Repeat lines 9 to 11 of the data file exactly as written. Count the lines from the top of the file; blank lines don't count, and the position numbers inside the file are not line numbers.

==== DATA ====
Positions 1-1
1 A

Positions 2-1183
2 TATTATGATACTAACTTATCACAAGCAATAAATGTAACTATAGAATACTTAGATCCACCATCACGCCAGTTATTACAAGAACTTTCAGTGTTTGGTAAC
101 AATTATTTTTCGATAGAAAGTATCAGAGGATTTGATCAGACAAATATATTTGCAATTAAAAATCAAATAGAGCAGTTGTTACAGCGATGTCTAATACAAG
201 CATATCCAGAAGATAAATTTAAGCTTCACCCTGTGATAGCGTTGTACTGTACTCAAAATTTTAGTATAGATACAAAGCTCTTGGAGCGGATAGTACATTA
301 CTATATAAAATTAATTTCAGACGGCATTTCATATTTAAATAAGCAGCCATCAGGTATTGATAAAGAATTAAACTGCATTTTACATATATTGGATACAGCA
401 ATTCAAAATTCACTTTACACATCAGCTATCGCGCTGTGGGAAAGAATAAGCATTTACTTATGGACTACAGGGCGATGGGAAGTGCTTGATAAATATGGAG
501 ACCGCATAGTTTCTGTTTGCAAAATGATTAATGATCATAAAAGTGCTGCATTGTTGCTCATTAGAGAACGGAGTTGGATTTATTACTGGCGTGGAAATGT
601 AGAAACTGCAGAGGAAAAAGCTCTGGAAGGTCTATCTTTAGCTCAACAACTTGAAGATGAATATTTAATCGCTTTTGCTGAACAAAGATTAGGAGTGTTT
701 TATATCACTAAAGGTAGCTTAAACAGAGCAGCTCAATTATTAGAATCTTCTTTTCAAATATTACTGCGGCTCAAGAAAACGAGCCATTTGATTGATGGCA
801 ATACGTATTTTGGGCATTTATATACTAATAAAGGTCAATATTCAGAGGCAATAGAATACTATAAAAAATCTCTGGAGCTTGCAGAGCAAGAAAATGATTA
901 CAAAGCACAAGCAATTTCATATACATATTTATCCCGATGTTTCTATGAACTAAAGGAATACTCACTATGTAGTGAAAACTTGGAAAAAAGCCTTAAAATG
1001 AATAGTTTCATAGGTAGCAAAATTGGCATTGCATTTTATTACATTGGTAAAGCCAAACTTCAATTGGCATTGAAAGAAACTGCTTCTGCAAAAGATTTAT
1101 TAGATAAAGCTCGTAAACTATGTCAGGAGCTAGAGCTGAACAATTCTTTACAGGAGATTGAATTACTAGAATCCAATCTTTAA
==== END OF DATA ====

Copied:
501 ACCGCATAGTTTCTGTTTGCAAAATGATTAATGATCATAAAAGTGCTGCATTGTTGCTCATTAGAGAACGGAGTTGGATTTATTACTGGCGTGGAAATGT
601 AGAAACTGCAGAGGAAAAAGCTCTGGAAGGTCTATCTTTAGCTCAACAACTTGAAGATGAATATTTAATCGCTTTTGCTGAACAAAGATTAGGAGTGTTT
701 TATATCACTAAAGGTAGCTTAAACAGAGCAGCTCAATTATTAGAATCTTCTTTTCAAATATTACTGCGGCTCAAGAAAACGAGCCATTTGATTGATGGCA